Are Management Consulting Firms Failing to Manage Themselves?


After nearly a decade of uninterrupted growth, strategic consulting firms are now facing one of their most challenging periods in memory, prompting widespread cutbacks in staff and changes to recruiting. How did these firms get to this painful point? In response to unprecedented client demand before and during the COVID-19 pandemic, strategy firms initiated a growth-driven hiring spree. However, as economies slowed, these firms faced a significant imbalance between their staffing “supply” and the declining demand for their consulting services.

“The irony is clear: These strategy firms, who are experts at diagnosing and solving a variety of issues for their clients, are struggling to apply their own management principles internally.”

To regain equilibrium, over the past two years, some major consulting firms have meaningfully slowed recruiting and have delayed start dates for new recruits by five to 10 months. McKinsey, for example, has laid off both non-client and client service staff, and for the first time in its history, has offered buyouts to hundreds of senior associates. Meanwhile, public consulting firm Accenture has laid off an additional 2.5% of staff, raising its attrition rate to 13%.

The irony is clear: These strategy firms, who are experts at diagnosing and solving a variety of issues for their clients, are struggling to apply their own management principles internally. The problem, however, runs much deeper than COVID-era woes. Closer analysis reveals a series of systemic issues that have gradually worsened since the 2007-2008 financial crisis. At the heart of the problem lies the consulting firms’ aggressive pursuit of growth as their primary objective, which has fundamentally reshaped their scale and has challenged their reputation of providing superior top-management, CEO-focused client services.

Consulting firms make growth their primary objective

It’s worth recalling that these strategy firms were founded on the core principles of professionalism and highly selective client engagement. Growth was the result of their singular focus on top-management counsel, hiring the most qualified staff, and an apprenticeship process that built excellence. For example, Marvin Bower, founder of McKinsey, preached that partners had to focus on serving the right senior clients on their most critical issues with the most qualified people, while commercial interests were to be minimized. Bill Bain conceptualized his firm to serve one company per industry to ensure a focused, client-centric approach. Most firms established an unwavering culture where growth was an outcome, not the objective, of their client service.

The past decade has seen this drive for growth become a primary objective, pulling these firms away from their foundational north star: CEO and C-suite management consulting. In pursuing additional opportunities, consulting firms have widely diversified the industry breadth and functional depth of their offerings. Most have developed large research and practice infrastructures to produce in-depth insights for a staggering array of public companies, private entities, investment firms, public sector organizations, academic institutions, not-for-profits, and governmental clients.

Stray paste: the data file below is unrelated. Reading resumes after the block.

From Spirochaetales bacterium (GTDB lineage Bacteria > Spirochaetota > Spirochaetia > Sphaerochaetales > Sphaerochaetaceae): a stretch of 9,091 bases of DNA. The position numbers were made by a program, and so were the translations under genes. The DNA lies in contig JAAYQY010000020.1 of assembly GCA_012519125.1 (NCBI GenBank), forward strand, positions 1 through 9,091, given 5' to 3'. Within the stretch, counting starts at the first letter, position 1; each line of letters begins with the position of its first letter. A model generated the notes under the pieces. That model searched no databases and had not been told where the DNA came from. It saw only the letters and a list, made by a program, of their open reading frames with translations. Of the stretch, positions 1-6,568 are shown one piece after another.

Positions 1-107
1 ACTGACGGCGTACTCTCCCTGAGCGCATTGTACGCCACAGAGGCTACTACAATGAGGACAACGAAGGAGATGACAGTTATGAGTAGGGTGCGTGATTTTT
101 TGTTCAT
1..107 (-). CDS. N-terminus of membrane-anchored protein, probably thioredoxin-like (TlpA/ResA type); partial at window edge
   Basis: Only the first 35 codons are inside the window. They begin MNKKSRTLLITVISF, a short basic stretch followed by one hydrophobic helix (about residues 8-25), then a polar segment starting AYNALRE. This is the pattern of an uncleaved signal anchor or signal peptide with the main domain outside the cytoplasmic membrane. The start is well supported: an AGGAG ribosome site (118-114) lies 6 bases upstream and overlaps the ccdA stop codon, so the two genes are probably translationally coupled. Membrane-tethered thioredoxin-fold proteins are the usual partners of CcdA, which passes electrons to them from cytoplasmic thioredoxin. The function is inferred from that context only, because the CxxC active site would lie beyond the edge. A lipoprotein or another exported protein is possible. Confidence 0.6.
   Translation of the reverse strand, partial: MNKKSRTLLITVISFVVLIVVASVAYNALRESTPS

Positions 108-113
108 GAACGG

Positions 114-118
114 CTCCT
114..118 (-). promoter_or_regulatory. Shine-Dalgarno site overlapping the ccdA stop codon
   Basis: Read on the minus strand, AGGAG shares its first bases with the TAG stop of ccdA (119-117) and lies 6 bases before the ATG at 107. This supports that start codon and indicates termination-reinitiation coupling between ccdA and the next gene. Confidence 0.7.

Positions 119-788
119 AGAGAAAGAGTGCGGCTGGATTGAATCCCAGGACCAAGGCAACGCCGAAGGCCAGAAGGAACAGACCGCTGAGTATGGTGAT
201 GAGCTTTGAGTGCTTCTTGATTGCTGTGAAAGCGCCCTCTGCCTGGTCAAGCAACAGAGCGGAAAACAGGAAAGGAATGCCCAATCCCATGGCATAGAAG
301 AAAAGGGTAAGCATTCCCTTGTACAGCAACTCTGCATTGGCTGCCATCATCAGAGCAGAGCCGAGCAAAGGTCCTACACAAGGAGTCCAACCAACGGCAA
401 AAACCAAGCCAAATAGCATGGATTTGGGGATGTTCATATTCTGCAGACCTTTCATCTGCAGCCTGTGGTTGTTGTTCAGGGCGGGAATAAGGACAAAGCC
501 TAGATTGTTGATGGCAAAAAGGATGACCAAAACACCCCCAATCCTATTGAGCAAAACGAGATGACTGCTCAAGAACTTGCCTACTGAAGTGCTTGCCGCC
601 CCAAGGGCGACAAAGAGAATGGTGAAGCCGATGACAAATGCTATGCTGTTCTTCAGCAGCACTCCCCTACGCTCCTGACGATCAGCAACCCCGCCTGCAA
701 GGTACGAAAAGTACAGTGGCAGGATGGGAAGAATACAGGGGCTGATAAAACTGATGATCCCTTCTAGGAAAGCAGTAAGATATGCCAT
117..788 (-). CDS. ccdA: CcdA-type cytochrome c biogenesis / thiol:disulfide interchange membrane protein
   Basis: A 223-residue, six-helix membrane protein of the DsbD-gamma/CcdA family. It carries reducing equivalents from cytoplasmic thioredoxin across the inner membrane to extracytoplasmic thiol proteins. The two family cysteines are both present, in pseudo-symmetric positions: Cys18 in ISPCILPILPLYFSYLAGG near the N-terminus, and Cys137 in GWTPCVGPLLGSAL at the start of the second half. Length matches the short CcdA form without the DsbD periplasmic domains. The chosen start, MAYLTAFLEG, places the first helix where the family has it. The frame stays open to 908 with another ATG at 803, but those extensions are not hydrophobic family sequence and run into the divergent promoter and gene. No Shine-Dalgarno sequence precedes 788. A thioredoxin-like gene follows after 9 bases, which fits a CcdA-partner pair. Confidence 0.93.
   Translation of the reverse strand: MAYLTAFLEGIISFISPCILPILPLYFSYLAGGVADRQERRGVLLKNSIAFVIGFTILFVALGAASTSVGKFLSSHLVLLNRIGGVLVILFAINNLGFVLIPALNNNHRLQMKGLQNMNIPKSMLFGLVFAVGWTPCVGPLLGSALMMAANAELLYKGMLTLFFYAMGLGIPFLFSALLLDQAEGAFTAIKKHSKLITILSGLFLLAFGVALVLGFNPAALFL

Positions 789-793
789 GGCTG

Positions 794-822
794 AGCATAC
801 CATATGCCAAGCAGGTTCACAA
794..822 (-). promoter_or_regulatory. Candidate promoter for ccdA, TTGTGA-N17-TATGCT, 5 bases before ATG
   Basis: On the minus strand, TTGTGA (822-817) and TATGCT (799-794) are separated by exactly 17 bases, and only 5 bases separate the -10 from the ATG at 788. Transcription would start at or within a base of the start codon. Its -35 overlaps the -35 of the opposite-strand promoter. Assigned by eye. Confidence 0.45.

“This created heterogeneous professional staffs, with many overlapping career pathways to partnership, requiring further non-client service staff to support and manage expansion.”

This emphasis on growth has reshaped their company culture and personnel priorities. Broadening offerings requires increasingly specialized skills at the associate and partner levels. Firms therefore began aggressively hiring over the last four to five years, which in turn has significantly increased firm size and highlighted the limitations of existing partnership governance structures.

Many firms further accelerated this drive to build their skills and broaden their offerings via acquisitions. McKinsey alone bought over 30 smaller firms to seed new skills and open new client opportunities, which produced challenges in integration and cultural alignment. All of this created heterogeneous professional staffs, with many overlapping career pathways to partnership, requiring further non-client service staff to support and manage expansion.

The war for talent

To realize aggressive hiring goals, particularly from 2015 onward, consulting firms broadened their efforts to recruit from the same talent pools. Competition became fierce.

In this “war for talent,” many firms ushered in increasingly accommodating policies to attract and retain staff. Turnover rates steadily decreased, while compensation expectations increased. This has fundamentally challenged the long-standing “up or out” model: As fewer associates have left and partner election numbers have exploded, the strength of the apprenticeship process has weakened, and partner quality has likely been diluted. Turbulence in the tech and private equity labor markets have also closed off opportunities for consultants wishing to leave, further exacerbating the issue.